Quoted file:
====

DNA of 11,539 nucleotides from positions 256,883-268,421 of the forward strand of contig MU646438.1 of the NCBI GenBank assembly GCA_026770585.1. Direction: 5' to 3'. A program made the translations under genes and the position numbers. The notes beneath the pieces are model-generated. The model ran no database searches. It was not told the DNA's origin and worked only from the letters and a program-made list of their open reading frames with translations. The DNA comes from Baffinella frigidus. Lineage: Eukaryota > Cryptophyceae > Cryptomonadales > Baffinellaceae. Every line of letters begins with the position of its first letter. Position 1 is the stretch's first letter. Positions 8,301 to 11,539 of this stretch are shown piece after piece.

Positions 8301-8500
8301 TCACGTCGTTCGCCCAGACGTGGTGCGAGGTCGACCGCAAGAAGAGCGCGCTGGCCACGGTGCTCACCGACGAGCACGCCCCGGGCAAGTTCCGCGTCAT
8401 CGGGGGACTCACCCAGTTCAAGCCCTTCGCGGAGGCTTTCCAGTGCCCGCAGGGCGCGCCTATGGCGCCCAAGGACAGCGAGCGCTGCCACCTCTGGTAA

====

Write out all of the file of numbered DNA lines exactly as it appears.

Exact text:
DNA of 11,539 nucleotides from positions 256,883-268,421 of the forward strand of contig MU646438.1 of the NCBI GenBank assembly GCA_026770585.1. Direction: 5' to 3'. A program made the translations under genes and the position numbers. The notes beneath the pieces are model-generated. The model ran no database searches. It was not told the DNA's origin and worked only from the letters and a program-made list of their open reading frames with translations. The DNA comes from Baffinella frigidus. Lineage: Eukaryota > Cryptophyceae > Cryptomonadales > Baffinellaceae. Every line of letters begins with the position of its first letter. Position 1 is the stretch's first letter. Positions 8,301 to 11,539 of this stretch are shown piece after piece.

Positions 8301-8500
8301 TCACGTCGTTCGCCCAGACGTGGTGCGAGGTCGACCGCAAGAAGAGCGCGCTGGCCACGGTGCTCACCGACGAGCACGCCCCGGGCAAGTTCCGCGTCAT
8401 CGGGGGACTCACCCAGTTCAAGCCCTTCGCGGAGGCTTTCCAGTGCCCGCAGGGCGCGCCTATGGCGCCCAAGGACAGCGAGCGCTGCCACCTCTGGTAA